Favier et al. pioneered the use of palladium nanowires in 2001 by producing a demonstration hydrogen detector. The disclosure of Favier et al. can be read in an article published in Science, Vol. 293, Sep. 21, 2001. Hydrogen sensors prepared by this method have incredible properties due to the nature of the chemical/mechanical/electrical characteristics of the nanotechnology of palladium nanowires. The hydrogen sensors operate by measuring the conductivity of metal nanowires arrayed in parallel. In the presence of hydrogen gas, the conductivity of the metal nanowires increases.
The alpha-to-beta phase transition in the nanowire material is the mechanism for operation of these sensors. There is first a chemical absorption of hydrogen by the palladium nanocrystals of the nanowire. This causes expansion of the lattice by as much as 5-10%, causing the palladium nanocrystals that were initially isolated from each other to touch and form an excellent low-resistance wire.
However, there are many drawbacks to systems as produced and disclosed by Favier el al. A lack of complete characterization of the palladium nanowires has limited the understanding of those devices. Also, the Favier el al. method and apparatus utilizes nanowires that are electrochemically prepared by electrodepositon onto a stepped, conductive surface such as graphite. This presents a problem because nanowires prepared on conductive surfaces are required to be transferred off of the conductive surface so that the conductivity of the nanowire array can be measured more readily. Such transfers of nanowires cause degradation of hydrogen sensing at higher temperatures. In summary, the major issues with pure palladium nanowires prepared on step edges of graphite are: (1) unpredictable formation of palladium nanowires; (2) narrow temperature range of operation; and (3) narrow range of sensitivity to hydrogen concentration.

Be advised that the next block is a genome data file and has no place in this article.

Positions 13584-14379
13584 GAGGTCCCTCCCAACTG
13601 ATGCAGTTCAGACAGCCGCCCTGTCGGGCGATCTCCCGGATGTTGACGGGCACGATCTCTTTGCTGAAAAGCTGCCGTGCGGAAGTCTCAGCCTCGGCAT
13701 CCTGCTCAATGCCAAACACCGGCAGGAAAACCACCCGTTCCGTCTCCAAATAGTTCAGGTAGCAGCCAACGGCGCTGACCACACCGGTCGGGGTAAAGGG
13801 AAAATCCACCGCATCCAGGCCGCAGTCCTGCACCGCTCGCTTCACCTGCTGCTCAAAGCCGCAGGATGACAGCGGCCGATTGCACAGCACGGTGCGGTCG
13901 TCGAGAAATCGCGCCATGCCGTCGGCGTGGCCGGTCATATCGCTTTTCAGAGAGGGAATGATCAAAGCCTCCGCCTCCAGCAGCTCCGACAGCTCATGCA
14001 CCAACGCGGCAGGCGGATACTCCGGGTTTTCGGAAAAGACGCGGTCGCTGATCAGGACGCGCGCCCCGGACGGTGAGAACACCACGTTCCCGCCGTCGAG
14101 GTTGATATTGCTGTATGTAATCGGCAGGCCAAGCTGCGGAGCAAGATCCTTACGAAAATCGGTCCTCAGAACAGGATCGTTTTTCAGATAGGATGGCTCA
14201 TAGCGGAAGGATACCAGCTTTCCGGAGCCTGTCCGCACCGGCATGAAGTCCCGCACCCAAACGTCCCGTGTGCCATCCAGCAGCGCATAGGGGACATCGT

As a result, there is a need in the art for an apparatus and method for (1) predictably forming palladium and palladium alloy nanowires; (2) increasing the temperature operating range of sensors; and (3) increasing the range of hydrogen concentrations that can be measured.
The present invention is directed to an improved method and apparatus for sensing hydrogen gas. An embodiment comprises the steps of depositing an insulating layer onto a silicon substrate, depositing a metal layer on the top surface of the insulating layer, and depositing a plurality of nanoparticles onto the side-wall of the metal layer. In an embodiment, the metal layer may be removed.
Another embodiment of the present invention is directed to a hydrogen sensing apparatus comprising nanoparticles deposited on a substrate to form one or more nanoparticle paths which conduct electricity in the presence of hydrogen and wherein the nanoparticles were formed in close proximity to the substrate and not transferred off of a conductive substrate.
Another embodiment of the present invention is directed to a method of sensing hydrogen including depositing a first layer of material onto a second layer of material, depositing a metal layer on the second layer of material, depositing a third layer of material on the metal layer, removing a portion of the metal layer to expose one or more side-walls of the metal layer, depositing nanoparticles on the side-walls of the metal layer, and sensing a change of resistivity of the nanoparticles when they are exposed to hydrogen.
An embodiment of the present invention is directed to a palladium-silver alloy nanowire technology that eliminates the (1) unpredictable formation of palladium nanowires; (2) narrow temperature range of operation; and (3) narrow range of sensitivity to hydrogen concentration. A basis of the present invention is the ability to co-deposit palladium and palladium-silver alloy nanoparticles or nanowires elcctrochemically on a patterned surface without the need for a transfer process.